4. What actors would you choose to play the part of your characters in a movie rendition? Absolutely Nolan Gould for Ned. He plays Luke Dunphee on Modern Family. I love his comic timing. I’d put a bushy mustache on Dustin Hoffman for Granddaddy Ike and cast Robert Duvall as Granddaddy’s best friend Mr. Jackson. 

5. What is the one-sentence synopsis of your book? Ned, of the comically unlucky Button family, hasn't caught a thing in his life until he faces bully Burton Ward in a challenge to catch their town hero's football.

6. Who published your book? The marvelous Candlewick Press

7. How long did it take you to write the first draft of the manuscript? It took about nine months to form a complete draft from beginning to end, though in my files, that was draft version 38. 

8. What other books would you compare this story to within your genre? Richard Peck’s novels A Long Way From Chicago and A Year Down Yonder are humorous intergenerational stories set in a small midwestern town during the 1930s.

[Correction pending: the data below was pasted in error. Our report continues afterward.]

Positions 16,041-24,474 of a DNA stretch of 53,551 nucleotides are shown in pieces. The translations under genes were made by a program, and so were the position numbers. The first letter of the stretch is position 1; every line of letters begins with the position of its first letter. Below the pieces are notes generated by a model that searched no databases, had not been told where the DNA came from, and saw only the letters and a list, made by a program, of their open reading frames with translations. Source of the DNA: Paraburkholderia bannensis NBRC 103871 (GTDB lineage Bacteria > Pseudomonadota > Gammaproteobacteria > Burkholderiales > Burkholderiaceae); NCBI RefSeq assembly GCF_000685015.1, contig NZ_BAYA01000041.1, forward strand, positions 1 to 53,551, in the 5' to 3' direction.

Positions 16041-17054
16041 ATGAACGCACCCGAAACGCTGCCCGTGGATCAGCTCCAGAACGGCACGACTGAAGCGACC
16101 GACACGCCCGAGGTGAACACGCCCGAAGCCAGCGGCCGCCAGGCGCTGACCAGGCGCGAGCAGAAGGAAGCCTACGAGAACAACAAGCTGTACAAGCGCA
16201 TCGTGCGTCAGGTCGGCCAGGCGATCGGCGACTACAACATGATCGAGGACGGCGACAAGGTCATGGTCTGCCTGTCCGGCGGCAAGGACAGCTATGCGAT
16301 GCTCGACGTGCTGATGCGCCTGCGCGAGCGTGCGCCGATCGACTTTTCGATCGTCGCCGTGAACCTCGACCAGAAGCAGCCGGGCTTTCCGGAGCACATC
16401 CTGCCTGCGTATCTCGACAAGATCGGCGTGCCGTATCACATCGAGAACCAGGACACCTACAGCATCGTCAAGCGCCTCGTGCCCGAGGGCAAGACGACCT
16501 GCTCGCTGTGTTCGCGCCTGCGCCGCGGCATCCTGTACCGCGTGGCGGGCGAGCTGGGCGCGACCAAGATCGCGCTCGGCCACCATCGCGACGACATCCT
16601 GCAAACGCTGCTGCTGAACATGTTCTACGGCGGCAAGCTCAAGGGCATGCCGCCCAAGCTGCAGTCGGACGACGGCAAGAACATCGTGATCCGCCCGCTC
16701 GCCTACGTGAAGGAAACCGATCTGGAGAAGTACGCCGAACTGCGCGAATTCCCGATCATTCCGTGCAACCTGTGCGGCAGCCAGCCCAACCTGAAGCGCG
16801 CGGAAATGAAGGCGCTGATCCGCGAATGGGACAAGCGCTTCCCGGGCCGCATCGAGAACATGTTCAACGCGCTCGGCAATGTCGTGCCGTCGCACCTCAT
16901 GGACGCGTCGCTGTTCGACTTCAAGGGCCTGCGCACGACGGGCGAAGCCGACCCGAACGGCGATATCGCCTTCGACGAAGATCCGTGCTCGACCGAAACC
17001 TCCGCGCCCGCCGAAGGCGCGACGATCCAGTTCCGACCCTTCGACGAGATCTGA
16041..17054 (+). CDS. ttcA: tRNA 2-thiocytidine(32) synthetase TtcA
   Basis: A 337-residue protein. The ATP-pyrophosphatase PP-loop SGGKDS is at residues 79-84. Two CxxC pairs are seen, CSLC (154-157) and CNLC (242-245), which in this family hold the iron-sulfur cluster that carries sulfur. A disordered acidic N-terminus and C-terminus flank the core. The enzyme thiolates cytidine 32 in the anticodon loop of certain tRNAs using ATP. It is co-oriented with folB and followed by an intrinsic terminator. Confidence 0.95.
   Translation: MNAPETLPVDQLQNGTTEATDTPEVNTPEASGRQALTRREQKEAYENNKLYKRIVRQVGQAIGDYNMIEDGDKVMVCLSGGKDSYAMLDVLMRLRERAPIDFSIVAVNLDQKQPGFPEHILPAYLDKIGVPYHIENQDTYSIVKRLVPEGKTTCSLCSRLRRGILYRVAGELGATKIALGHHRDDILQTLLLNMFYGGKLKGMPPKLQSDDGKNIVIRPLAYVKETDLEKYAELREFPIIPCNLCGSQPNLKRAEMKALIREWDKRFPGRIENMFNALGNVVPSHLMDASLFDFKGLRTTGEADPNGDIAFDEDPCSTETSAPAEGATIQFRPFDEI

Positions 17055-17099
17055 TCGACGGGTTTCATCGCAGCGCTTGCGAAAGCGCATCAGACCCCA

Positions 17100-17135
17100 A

9. Who or what inspired you to write this book? One of the main themes of Button Down is the relationship between Ned and Granddaddy Ike. My grandparents lived nearby when I was growing up and were very involved in our lives. Writing this book allowed me to explore all the ways in which they influenced my childhood self. 

10. What else about the book might pique the reader's interest? Football! While I'd played pick up football as a kid, and lots of a little hand-held electronic football game of my brother's, it wasn't until I wrote this book that I really took the time to understand the strategy behind the game. It's a lot more than a simple knock-em-down sport and I had a great time writing the football scenes.

NEXT UP: 

Michelle Edwards will be posting tomorrow, February 14. 

A little boy frets that the spare room where his baby sister or brother will sleep will never be emptied of things his mother has collected from neighbors for years, but she uses those things to sew and knit everything from diapers to Hanukkah gifts.

Rebecca Janni will post February 20. 

Nellie Sue is taking her cowgirl flair to the county fair! There are rides and contests and a bicycle rodeo, too. Nellie Sue wants to win that blue ribbon. But can she do it while still being "fair at the fair"?

Thanks for joining this reading rodeo!